Won’t You Be My Neighbor?

A Reflection on Neighbor Day at the Co-op

On Sunday September 8, we hosted our Annual Neighbor Day celebration at the Durham Co-op! This year was by far our biggest Neighbor Day event, and we had a blast with all of our neighbors, partners, owners and friends. Here’s a reflection written by one of our community partners – Whitney Sewell of Farmer Foodshare.

There’s a fine art to being a good neighbor. We know from the PBS special, Mr. Rogers Neighborhood (if you haven’t seen the documentary, get your tissues out, Tina, and get ready for some real water works) that being a good neighbor is some combination of opening the door to everyone, being kind, and actively caring. Sound a bit much? You could just go to the co-op for your groceries. It says right above the front door “Everyone Welcome.” And they mean it!

As a newbie to the area, the co-op is my home away from home. It’s where I go to meet my neighbors but to also be a good neighbor by putting my money where my mouth is, literally, at least a couple of times a week. In this world, if you want something to exist, you’ve got to vote for its existence with your dollars. Care about farmers? Then buy local. Care about your neighbors? Then buy local at the co-op.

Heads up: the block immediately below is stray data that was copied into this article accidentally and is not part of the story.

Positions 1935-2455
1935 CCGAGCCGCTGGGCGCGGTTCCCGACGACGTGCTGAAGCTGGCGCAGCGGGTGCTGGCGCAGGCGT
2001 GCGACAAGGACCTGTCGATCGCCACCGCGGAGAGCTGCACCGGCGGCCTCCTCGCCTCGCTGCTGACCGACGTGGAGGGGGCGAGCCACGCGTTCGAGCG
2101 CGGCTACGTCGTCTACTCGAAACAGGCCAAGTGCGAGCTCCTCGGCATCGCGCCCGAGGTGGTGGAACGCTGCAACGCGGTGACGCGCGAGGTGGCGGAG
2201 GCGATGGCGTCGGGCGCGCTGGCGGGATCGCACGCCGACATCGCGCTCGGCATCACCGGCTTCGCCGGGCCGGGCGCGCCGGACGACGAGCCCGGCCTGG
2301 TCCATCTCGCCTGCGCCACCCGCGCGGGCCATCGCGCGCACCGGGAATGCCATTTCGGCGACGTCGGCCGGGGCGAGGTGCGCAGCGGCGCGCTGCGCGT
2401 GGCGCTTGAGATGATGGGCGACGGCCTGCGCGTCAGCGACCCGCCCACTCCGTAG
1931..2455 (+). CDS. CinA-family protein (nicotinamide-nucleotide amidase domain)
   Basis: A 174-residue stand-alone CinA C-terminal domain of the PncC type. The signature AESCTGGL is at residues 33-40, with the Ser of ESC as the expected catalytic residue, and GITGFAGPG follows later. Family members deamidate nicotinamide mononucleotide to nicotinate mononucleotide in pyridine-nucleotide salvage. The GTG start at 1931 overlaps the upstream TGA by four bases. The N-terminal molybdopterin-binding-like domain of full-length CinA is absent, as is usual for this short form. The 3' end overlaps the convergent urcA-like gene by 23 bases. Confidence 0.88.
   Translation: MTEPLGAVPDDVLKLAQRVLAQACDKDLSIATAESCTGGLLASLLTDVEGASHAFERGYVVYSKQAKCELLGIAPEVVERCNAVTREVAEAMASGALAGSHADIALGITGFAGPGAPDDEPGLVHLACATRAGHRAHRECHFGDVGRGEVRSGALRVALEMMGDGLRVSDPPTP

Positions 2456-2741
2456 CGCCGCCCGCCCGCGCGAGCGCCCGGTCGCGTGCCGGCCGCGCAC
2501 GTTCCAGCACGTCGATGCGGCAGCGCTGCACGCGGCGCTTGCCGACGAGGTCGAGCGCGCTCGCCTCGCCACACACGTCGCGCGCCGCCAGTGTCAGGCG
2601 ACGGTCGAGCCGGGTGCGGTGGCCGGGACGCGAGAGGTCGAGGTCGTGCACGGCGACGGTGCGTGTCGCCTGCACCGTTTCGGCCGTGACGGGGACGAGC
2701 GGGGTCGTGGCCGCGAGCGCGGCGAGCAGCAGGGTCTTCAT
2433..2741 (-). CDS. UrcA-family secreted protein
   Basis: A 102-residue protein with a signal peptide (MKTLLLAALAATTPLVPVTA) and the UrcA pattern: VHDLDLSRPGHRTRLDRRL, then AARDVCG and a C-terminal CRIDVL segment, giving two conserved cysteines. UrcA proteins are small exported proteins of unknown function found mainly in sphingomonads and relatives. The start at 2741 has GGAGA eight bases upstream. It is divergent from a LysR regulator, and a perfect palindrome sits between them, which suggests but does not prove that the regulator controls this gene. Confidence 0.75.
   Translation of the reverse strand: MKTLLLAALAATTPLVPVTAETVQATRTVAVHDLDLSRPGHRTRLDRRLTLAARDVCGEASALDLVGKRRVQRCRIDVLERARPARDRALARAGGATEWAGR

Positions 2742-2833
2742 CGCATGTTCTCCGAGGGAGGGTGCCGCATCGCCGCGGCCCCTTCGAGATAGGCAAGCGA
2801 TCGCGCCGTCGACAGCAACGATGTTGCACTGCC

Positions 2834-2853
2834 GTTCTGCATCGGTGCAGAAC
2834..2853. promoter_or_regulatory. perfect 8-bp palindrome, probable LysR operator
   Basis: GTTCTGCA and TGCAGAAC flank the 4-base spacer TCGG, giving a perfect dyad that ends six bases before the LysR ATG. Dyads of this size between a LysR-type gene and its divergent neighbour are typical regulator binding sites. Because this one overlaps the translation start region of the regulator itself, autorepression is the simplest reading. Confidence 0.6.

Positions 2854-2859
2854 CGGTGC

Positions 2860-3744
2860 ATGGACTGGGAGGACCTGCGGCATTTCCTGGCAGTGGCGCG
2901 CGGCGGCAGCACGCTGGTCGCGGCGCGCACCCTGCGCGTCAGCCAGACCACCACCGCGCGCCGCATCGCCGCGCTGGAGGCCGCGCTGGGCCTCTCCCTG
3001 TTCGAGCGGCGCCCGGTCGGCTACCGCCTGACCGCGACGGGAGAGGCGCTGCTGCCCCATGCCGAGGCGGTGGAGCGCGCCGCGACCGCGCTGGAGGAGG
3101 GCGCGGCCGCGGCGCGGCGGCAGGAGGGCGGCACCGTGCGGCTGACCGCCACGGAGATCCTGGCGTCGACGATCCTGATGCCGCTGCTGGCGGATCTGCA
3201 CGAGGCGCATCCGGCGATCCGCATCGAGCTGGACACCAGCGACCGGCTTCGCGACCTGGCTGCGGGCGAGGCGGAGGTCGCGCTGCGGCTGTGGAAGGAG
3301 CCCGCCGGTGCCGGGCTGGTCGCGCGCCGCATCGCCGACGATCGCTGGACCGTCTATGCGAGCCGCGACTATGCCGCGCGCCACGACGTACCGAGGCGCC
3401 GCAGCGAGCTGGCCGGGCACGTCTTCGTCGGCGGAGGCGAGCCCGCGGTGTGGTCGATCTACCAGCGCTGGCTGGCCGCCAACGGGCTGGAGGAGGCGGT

Being kind to your neighbor means making sure they have the same access to healthy food that you do. During the day, I double as your friendly local produce distributor at the Durham-based nonprofit, Farmer Foodshare. We connect people who grow food with people who need it: food access and farmer love all day every day. We send trucks of fresh, local produce straight from North Carolina family farms to DCM several times a week. If you came to the Neighbor Day celebration, you likely saw me exhibiting my finest dance moves while convincing folks to try a plethora of local apples in the newly landscaped courtyard. 

Neighbor day drew all kinds of different people, different ages and backgrounds and likes and dislikes, but one thing brought us all together: FOOD! The Durham Co-op is a special place where everyone can come and connect with each other and find that common ground. Whether your favorite apple is honeycrisp, fuji, or apple chips, if you’re getting it from the co-op it’s likely local, and definitely supports your neighbors. So, hey, as Mr. Rogers says, “Won’t you be my neighbor?” Come dance with me at the co-op on Thursday night $3 dinners, volunteer to get fresh food to folks who need it with Farmer Foodshare, or at the least, just get your groceries from a local source that supports family farmers and neighbors alike, the Durham Co-op Market.

  • Whitney Sewell, Co-op Member/Owner, Farmer Foodshare Manager